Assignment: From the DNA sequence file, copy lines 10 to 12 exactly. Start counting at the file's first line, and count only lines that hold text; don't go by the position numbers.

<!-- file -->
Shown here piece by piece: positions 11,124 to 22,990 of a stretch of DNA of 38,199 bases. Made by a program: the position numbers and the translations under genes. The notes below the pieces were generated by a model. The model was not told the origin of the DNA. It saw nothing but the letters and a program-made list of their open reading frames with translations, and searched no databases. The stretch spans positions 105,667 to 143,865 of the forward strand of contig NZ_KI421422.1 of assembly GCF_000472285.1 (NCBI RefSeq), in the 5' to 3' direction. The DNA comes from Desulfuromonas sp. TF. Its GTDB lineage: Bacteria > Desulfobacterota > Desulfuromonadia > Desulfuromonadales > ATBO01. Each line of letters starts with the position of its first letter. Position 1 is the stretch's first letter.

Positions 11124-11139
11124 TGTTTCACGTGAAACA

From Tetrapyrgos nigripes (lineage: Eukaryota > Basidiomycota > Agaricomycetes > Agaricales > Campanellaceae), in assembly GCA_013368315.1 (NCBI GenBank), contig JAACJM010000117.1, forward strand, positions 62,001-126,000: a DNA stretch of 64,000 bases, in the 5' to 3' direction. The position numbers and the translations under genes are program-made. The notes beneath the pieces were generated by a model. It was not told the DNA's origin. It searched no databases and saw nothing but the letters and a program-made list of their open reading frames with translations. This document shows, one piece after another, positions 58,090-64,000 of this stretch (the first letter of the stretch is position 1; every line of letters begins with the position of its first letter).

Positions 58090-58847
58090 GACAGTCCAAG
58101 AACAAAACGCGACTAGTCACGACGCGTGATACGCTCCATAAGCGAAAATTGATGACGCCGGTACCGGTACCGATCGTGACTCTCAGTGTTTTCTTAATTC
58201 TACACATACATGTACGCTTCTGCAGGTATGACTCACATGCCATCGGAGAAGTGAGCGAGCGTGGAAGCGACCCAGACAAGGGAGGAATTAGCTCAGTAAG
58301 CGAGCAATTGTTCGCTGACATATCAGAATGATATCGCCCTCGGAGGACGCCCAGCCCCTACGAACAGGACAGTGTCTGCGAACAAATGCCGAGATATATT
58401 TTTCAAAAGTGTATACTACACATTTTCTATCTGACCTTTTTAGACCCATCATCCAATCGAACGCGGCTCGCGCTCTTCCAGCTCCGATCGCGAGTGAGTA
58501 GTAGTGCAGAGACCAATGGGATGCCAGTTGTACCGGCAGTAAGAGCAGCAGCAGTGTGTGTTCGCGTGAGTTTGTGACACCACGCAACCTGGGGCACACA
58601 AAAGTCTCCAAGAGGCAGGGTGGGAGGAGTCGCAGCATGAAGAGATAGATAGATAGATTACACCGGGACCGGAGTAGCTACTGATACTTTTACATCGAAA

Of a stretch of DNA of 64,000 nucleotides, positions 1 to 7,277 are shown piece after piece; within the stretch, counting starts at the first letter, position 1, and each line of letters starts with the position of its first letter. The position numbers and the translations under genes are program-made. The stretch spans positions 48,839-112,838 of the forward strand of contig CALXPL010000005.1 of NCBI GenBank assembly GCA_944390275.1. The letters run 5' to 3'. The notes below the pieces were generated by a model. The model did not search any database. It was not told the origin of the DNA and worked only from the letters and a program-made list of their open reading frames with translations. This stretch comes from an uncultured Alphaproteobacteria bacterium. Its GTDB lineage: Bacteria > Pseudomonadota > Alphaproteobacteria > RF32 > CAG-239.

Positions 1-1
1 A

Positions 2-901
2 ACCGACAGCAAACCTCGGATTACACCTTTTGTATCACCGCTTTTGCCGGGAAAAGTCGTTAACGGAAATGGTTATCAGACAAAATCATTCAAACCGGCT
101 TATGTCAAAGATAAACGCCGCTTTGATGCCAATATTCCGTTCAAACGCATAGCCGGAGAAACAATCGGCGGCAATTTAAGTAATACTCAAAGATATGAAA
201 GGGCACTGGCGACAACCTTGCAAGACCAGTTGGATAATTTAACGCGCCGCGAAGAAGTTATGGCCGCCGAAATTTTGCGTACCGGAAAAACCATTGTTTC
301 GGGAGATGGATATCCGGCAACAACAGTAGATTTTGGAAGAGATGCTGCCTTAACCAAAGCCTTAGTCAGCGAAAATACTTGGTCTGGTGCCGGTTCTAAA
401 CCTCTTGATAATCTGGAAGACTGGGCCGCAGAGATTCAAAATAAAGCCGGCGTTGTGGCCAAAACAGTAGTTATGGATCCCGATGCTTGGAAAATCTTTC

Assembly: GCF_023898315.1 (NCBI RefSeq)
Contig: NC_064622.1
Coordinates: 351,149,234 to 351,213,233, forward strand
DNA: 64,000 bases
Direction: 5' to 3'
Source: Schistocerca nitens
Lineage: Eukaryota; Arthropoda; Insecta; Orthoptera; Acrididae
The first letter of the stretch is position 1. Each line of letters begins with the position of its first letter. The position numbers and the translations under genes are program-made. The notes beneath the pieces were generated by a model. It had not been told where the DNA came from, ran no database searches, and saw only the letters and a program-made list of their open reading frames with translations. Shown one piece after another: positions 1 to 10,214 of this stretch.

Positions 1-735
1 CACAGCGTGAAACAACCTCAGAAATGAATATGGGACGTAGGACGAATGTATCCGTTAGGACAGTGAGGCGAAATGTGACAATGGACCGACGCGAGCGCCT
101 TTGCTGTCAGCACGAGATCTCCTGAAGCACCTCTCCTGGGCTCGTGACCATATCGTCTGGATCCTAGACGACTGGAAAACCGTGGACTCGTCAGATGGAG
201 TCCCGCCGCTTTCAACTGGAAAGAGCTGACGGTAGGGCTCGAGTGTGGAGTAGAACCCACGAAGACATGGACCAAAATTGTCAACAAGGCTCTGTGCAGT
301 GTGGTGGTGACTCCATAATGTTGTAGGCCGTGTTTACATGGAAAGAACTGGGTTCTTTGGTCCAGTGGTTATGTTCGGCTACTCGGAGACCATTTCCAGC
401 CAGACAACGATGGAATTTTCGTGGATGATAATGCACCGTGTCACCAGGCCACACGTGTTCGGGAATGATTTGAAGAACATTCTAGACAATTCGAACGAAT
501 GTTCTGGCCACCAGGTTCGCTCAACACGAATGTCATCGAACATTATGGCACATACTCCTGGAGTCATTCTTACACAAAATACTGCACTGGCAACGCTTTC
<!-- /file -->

58401 TTTCAAAAGTGTATACTACACATTTTCTATCTGACCTTTTTAGACCCATCATCCAATCGAACGCGGCTCGCGCTCTTCCAGCTCCGATCGCGAGTGAGTA
58501 GTAGTGCAGAGACCAATGGGATGCCAGTTGTACCGGCAGTAAGAGCAGCAGCAGTGTGTGTTCGCGTGAGTTTGTGACACCACGCAACCTGGGGCACACA
58601 AAAGTCTCCAAGAGGCAGGGTGGGAGGAGTCGCAGCATGAAGAGATAGATAGATAGATTACACCGGGACCGGAGTAGCTACTGATACTTTTACATCGAAA